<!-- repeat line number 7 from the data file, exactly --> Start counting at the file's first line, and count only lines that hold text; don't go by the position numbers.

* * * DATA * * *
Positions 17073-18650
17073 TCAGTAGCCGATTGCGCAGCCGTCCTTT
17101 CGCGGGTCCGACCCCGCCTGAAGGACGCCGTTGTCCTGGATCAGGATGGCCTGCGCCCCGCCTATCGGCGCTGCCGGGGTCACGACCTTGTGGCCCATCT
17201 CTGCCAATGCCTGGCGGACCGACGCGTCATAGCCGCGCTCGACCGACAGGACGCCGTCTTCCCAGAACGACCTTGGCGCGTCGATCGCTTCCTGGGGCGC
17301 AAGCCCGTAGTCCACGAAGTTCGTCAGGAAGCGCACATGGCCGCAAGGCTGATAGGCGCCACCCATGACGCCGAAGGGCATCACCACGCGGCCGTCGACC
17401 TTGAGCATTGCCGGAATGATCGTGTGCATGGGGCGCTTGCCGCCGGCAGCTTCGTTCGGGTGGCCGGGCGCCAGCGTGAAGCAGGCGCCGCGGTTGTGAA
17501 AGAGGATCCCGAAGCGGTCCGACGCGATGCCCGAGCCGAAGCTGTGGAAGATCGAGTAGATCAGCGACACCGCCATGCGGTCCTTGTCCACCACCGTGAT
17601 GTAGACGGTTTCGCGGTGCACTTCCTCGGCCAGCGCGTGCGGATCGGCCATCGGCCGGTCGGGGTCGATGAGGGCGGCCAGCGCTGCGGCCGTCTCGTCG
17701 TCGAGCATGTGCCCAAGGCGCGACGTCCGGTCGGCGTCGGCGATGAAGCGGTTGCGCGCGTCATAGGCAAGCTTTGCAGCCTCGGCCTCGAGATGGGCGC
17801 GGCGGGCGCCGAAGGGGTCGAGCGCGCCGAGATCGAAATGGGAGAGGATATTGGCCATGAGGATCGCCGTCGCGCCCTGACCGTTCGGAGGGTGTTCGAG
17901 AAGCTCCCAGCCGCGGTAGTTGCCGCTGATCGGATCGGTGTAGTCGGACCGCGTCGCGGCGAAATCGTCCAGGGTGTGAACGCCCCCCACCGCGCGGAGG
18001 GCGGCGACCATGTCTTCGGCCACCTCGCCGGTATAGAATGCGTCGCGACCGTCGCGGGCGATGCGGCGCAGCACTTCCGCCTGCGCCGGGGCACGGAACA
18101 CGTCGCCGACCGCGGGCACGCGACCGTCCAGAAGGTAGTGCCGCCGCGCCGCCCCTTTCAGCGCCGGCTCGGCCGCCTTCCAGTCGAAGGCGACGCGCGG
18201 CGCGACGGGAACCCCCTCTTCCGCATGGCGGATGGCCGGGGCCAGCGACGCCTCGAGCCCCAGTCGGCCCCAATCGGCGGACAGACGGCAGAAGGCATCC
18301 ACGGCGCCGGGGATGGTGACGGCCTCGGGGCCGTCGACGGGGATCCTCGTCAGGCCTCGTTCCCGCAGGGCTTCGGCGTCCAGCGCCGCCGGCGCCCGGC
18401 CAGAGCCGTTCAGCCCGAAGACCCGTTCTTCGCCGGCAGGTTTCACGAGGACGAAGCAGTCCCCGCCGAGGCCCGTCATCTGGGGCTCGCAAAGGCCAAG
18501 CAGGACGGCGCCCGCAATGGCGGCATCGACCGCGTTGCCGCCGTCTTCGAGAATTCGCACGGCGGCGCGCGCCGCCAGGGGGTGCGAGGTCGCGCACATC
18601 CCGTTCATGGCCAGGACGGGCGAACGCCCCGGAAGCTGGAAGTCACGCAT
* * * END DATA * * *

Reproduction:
17501 AGAGGATCCCGAAGCGGTCCGACGCGATGCCCGAGCCGAAGCTGTGGAAGATCGAGTAGATCAGCGACACCGCCATGCGGTCCTTGTCCACCACCGTGAT